Jonas Stonkus: Sculptor
Sitting at our kitchen table looking out on the back yard on a cold, bright, sunny winter day made me think of our friend Jonas Stonkus and the landscape that he would be viewing from his windows. Jonas has fashioned an idyllic artistic environment on a three-and-one-half acre property partitioned off from his family’s original tobacco farm in the 1980s. Stonkus is a sculptor and land artist who has created a mini-Eden in the Carolinian microclimate near Langton, Ontario. He has integrated his metal and glass sculptures with the trees, shrubs, grasses and herbaceous plants, unique to this ecosystem, that he nurtured from small seedlings collected from various North American sites.
An Ontario College of Art graduate, he pursued his early interest in art by working with glass under an apprenticeship in Dublin, Ireland. His interests soon expanded to working with many different materials: glass, wood, metals (copper, lead), found and repurposed materials (electrical power cables, cement). He has been quoted as saying that he “…subscribes to the philosophy that any material can be used for art.”
His family’s and his own close association with the land are reflected in his art and the home, studio and galleries he has fashioned from the original buildings on his property. A farmhouse has been renovated to meet his personal needs and to display his own work and those of his friends; a barn has been converted into his studio; a machine shed re-purposed as a gallery; and a tobacco greenhouse converted into a stunning, open-air gallery.
Jonas and my wife’s families have been life-long friends so I have had the pleasure of knowing the artist, enjoying his company over the past 40 years and learning to appreciate the imagination, passion and skill he brings to all of his creations. The tactile element of the materials used (wood, glass, metal), the environment in which he situates the pieces (indoor, outdoor), and the presentation (free-standing, hanging) all contribute to his unique artistic vision. A gentle person of contagious charm he lives a life that draws beauty from the land and the materials associated with its taming.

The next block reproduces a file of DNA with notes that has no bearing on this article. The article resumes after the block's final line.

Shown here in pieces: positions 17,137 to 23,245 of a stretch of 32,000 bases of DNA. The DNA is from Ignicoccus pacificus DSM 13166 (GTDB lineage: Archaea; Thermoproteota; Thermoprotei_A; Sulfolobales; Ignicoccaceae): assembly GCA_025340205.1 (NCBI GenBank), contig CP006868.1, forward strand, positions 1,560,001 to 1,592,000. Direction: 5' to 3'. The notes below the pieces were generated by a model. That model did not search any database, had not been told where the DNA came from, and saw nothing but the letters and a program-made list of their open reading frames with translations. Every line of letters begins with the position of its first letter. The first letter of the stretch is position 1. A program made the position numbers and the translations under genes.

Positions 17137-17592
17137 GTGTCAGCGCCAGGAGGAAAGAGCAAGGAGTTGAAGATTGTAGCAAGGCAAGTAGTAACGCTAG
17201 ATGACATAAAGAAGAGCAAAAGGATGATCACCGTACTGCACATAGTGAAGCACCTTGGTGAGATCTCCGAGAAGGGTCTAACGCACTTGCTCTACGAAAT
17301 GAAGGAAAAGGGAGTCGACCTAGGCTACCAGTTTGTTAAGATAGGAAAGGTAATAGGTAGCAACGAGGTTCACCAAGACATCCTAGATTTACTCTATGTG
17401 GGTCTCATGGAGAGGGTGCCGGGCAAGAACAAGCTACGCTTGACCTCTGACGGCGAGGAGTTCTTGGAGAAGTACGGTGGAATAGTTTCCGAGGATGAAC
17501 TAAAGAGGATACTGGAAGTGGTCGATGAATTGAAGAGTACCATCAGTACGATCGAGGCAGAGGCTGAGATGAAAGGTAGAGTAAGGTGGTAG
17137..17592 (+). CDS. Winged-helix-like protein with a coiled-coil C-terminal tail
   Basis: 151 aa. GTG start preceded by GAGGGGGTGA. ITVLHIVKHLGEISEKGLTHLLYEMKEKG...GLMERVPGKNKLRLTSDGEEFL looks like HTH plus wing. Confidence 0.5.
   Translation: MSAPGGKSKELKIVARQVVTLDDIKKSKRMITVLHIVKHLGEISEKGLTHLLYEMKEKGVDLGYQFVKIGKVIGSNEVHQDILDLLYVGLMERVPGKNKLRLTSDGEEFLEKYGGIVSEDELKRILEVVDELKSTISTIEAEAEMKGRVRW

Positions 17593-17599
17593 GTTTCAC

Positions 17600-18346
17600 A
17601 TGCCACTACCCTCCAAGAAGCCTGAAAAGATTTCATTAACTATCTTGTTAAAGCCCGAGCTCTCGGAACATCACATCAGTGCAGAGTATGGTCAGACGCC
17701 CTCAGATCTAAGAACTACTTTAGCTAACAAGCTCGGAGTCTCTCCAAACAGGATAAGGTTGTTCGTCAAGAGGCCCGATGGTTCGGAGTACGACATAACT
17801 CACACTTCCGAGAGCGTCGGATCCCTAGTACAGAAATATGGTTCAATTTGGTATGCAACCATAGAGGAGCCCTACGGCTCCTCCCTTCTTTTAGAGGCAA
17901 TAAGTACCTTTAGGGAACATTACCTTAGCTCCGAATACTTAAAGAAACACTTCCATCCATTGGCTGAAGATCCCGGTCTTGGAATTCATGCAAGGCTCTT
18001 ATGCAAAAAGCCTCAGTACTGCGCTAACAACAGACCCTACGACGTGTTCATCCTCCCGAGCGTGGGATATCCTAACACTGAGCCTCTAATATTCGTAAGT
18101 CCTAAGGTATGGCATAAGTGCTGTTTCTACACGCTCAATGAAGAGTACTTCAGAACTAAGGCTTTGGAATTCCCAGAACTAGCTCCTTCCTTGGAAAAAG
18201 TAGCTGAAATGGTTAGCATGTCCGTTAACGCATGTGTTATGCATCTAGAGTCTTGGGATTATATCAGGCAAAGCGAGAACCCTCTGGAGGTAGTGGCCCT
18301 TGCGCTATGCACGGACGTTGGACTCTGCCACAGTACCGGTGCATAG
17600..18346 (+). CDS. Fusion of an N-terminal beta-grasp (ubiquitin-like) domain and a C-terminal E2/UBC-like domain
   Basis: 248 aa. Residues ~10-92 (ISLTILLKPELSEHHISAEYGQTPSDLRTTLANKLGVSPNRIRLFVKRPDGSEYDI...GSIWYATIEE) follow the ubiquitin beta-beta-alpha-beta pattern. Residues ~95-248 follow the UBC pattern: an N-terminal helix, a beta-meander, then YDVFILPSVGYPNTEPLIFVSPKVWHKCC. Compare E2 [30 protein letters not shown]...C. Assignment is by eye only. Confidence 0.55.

A conversation with Jonas is always engaging and an eclectic variety of topics soon emerge ranging from Lithuanian history and culture, Western art history, horticulture, landscape design, politics and any number of practical topics regarding maintaining a rural property. I have enjoyed these discussions which have deepened my understanding of the context of his art. I particularly enjoy the final result, the material used, how it has been manipulated, and paying attention to recurring techniques in the construction of artworks through the different styles he has adopted over time.
We have several of Jonas’ works spanning his career – a rubbing from the 1970s, recycled tobacco kiln wood/binder twine sculptures, an ink line drawing from his travels to Greece (1974), a large outdoor sculpture in our garden also from the 1970s, and glass and metal wall hangings from recent decades. Even after many years a work will surprise and delight me when I take a moment to look at it anew.
Each fall the arts community of Norfolk County sponsors an open studio tour (Norfolk Studio Tour: http://www.norfolktourism.ca) which includes Jonas’ oasis, thus providing an occasion for the public to witness the continuing evolution of his art practice.
To conclude in Jonas’ own words from his Glenhyrst Art Gallery of Brant exhibition: “One of my goals is to explore non-objectivity. My preferred materials include glass, wood, metals and findings from the past. Fundamental to my work, and the spirit of creation itself is an economy of materials and integrity of intention.”